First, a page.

Garden Variety: Soil depth at base of trees key for long-term health
Trees with soil or mulch piled around the bases of their trunks exhibit symptoms of stress and have shorter life spans than trees that are planted and maintained at the proper depth. Well-meaning gardeners who are planting trees, building tree rings, grading soil around trees, adding mulch and completing other garden tasks should take care to find appropriate depth for their trees and protect that level.
The problem of trees being planted too deep or having soil piled around their trunks later in life has been going on for decades. The nursery and landscape industry recognized that the practices were problems and have worked to make change, but progress has been slow. There are also many opportunities for trees to end up too deep in the soil, from the tree nursery to the installer to the landscaper, and to builders and property developers.
How do you know if your tree is too deep in the ground? Look for what industry professionals call the root flare. The root flare is the place where a tree naturally starts to widen as the tree transitions from vertical trunk growth to the horizontal growth of the root system. The curve of the first horizontally growing root should be level or nearly level with the surrounding soil surface when a tree is growing at the proper depth.
If the bottom of the tree goes straight down into the soil without a flare, it is too deep. If the tree widens out and the top of the root system is exposed, the tree is too shallow.
For existing trees that are too deep, removing soil from the base can reduce stress and lengthen the life of the tree if the tree is still mostly healthy. Use a shovel to carefully scrape away layers of soil until the root flare is found. You are likely to find fibrous roots growing above the root flare as they have extended up looking for air. Sometimes the fibrous roots encircle the trunk, a condition horticulturists and arborists call tree girdling roots or TGRs.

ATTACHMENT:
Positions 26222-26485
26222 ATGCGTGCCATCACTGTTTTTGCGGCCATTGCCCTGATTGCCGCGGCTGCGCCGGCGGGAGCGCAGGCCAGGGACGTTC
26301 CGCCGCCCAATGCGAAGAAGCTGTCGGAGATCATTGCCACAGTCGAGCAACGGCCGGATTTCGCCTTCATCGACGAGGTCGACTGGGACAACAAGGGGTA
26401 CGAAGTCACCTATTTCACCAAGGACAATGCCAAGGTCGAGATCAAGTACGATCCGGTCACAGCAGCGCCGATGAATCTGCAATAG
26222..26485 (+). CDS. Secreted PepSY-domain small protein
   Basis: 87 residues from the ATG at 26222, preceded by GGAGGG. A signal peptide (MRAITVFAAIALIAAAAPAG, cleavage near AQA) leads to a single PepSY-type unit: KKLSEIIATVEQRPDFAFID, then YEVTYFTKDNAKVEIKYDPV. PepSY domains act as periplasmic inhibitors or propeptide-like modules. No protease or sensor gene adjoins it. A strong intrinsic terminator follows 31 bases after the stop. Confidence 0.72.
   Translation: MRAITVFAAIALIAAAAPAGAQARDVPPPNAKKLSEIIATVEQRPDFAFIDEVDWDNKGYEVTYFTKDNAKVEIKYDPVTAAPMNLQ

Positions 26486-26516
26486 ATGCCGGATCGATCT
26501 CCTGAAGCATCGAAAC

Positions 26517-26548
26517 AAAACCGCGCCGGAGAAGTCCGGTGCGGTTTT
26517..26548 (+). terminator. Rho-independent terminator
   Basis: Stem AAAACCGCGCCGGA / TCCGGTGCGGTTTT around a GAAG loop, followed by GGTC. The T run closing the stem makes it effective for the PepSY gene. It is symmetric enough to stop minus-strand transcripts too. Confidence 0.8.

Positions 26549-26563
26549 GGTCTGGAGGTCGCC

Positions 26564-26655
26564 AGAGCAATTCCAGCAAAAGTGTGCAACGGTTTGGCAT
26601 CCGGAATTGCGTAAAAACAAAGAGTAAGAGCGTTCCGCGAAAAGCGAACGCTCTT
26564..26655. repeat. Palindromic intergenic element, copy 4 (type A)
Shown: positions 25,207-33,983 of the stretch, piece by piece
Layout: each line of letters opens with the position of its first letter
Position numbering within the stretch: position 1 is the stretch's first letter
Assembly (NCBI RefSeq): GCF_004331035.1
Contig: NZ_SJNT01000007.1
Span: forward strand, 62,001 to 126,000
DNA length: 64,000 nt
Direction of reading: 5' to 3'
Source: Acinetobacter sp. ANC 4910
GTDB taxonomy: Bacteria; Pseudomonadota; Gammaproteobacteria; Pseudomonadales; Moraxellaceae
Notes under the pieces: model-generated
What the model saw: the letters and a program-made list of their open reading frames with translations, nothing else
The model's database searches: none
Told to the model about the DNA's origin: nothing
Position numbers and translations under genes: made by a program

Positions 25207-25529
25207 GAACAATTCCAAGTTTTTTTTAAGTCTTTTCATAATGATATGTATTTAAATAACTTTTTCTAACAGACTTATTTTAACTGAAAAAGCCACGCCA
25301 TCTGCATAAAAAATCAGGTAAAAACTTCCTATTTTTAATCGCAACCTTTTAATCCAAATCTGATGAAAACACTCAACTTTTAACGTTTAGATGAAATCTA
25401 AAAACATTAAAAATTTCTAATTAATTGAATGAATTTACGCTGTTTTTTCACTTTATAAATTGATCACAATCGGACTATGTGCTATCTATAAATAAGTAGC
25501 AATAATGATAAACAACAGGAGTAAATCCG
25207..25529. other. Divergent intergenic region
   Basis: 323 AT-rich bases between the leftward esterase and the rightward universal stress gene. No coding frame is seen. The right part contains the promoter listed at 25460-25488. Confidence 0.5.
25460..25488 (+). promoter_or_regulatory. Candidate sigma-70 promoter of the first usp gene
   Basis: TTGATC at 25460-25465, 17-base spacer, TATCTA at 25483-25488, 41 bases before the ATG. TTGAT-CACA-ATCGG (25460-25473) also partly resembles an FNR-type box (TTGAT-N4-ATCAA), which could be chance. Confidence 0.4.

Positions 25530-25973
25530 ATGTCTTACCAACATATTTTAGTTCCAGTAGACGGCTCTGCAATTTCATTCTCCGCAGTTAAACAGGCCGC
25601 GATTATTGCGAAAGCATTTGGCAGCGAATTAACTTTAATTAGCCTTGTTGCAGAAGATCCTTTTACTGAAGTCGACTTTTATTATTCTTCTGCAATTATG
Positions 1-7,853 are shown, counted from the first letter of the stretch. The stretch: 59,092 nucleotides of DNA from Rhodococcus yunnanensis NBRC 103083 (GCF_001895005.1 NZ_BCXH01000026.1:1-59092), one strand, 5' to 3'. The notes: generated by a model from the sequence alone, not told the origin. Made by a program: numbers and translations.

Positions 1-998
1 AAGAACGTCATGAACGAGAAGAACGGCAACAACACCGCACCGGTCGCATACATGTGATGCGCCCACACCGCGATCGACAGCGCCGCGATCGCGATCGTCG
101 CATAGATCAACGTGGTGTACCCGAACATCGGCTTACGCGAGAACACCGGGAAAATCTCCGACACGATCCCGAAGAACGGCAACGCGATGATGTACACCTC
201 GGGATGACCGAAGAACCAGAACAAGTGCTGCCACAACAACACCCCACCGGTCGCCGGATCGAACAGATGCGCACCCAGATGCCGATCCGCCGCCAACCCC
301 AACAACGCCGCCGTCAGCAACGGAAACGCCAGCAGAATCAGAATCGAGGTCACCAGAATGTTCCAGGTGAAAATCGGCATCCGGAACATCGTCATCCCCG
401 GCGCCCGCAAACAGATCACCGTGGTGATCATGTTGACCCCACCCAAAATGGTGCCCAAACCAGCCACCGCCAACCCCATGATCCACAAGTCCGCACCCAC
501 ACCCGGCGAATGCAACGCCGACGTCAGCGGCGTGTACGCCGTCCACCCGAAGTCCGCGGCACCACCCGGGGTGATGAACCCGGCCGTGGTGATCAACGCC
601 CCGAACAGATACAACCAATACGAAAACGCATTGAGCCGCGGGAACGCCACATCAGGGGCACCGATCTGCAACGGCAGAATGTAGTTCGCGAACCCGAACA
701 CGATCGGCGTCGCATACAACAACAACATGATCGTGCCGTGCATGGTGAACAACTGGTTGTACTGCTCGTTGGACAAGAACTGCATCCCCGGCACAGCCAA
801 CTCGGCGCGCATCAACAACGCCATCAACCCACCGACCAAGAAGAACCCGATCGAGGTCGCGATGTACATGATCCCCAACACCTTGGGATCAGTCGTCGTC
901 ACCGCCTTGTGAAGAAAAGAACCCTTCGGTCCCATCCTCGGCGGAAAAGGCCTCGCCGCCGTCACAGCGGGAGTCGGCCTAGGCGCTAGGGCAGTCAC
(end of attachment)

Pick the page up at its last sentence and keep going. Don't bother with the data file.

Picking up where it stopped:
Mulch piled against the trunk suffocates roots the same way that soil does and makes a favorable environment for pests. Pull mulch away from the trunk to create a mulch pancake or donut shape over the tree’s root system. Most resources recommend roughly 4 inches of mulch or less.
New trees can arrive from the nursery or garden center too deep in the container or mass of soil surrounding the roots (root ball). When planting, take care to find the root flare and adjust planting depth so the root flare ends up level or nearly level with the surrounding soil surface.
Trees sold in containers may have an excess of fibrous roots above the root flare from inattention during transplanting. Be courageous with the shovel or with a serrated knife and remove enough roots to find the flare and plant the tree at the right depth.
When building new landscape beds, grading lawns and landscapes, adding mulch, etc., avoid putting any mulch or soil against the trunk of an existing tree. Avoid adding excess amounts of soil over the root system in general, which extends out like a giant pancake under the tree (tap roots disappear when trees are still young). Remember that tree roots closest to the surface need air, and thick layers of soil suffocate them.
For trees that are planted too shallow, some soil can be added to protect the roots and provide moisture. Avoid adding large amounts at one time. Mulch is a good option also to cover and protect exposed roots.
— Jennifer Smith is a former horticulture extension agent for K-State Research and Extension and horticulturist for Lawrence Parks and Recreation.